On Monday, CNN reported that the U.S. intelligence community extracted a top spy from Russia following concerns that President Donald Trump compromised their security by sharing classified information with Russian officials. It's likely the story was leaked by an intelligence official.
Writing in Esquire, columnist Charles Pierce wrestles with the fact that the intelligence community, which has done so much damage in the past, seems to be the only branch of government standing up to the president.
First, Pierce details the problems with the intelligence community.
"I'd watched as revelation after revelation demonstrated how badly the activities of what was originally supposed to be an information-gathering system turned into a covert-operating, coup-engineering, assassination-arranging, Constitution-shredding, self-perpetuating behemoth," Pierce writes. Then, there were the Bush years. "Most recently, I watched as the intelligence community threw itself into the previous Republican administration's torture regime like toddlers at snack time, and then proceeded to do what it always does: shred, burn, and otherwise conceal what it was doing from the suckers (us) who pay all the bills," he writes.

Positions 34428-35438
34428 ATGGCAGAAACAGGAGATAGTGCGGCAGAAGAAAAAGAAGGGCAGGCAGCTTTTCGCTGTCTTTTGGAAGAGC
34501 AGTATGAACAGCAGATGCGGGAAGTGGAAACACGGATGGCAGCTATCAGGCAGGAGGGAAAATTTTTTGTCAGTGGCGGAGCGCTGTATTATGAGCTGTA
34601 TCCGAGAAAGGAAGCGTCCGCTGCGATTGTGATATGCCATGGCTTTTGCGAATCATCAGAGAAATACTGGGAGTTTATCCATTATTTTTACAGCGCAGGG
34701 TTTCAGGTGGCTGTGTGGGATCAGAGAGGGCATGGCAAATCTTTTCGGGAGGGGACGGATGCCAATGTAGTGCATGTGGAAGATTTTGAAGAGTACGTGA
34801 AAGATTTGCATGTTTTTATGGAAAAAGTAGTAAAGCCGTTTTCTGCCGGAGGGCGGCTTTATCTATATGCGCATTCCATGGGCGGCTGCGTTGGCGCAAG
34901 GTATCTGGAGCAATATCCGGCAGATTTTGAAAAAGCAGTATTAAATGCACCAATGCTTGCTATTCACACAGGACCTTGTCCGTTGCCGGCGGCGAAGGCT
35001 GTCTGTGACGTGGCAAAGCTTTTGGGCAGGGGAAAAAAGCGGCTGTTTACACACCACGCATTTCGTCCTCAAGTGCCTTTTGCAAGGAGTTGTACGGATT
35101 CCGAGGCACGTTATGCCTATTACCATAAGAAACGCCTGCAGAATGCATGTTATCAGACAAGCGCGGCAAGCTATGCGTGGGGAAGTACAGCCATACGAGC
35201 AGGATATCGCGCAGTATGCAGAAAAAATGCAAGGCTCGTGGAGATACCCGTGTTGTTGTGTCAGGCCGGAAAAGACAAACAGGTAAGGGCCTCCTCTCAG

Given the intelligence agencies' long history of abuses, Pierce has been shocked to find himself on their side in the age of Trump. "So along comes El Caudillo del Mar-a-Lago, who knows nothing about anything, but whose bomb-in-a-china-shop approach to his job has left rubble to all points of the compass, and all of a sudden, I find myself on the same side as all those spooks and black-op bureaucrats that have done so much damage around the world their own selves, largely because they seem to be the only people in our government with the nerve to push back against the craziness emanating from Camp Runamuck," he writes.
Pierce concludes that it's more than about time for a return to a healthy distrust of intel agencies.
"The intelligence community is engaged in a cold war of information against the elected political leadership of the country, and a lot of us are finding ourselves on its side," Pierce says. "This is neither healthy nor sustainable. If we're going to have a constitutional crisis, then let's by god have one according to the Constitution."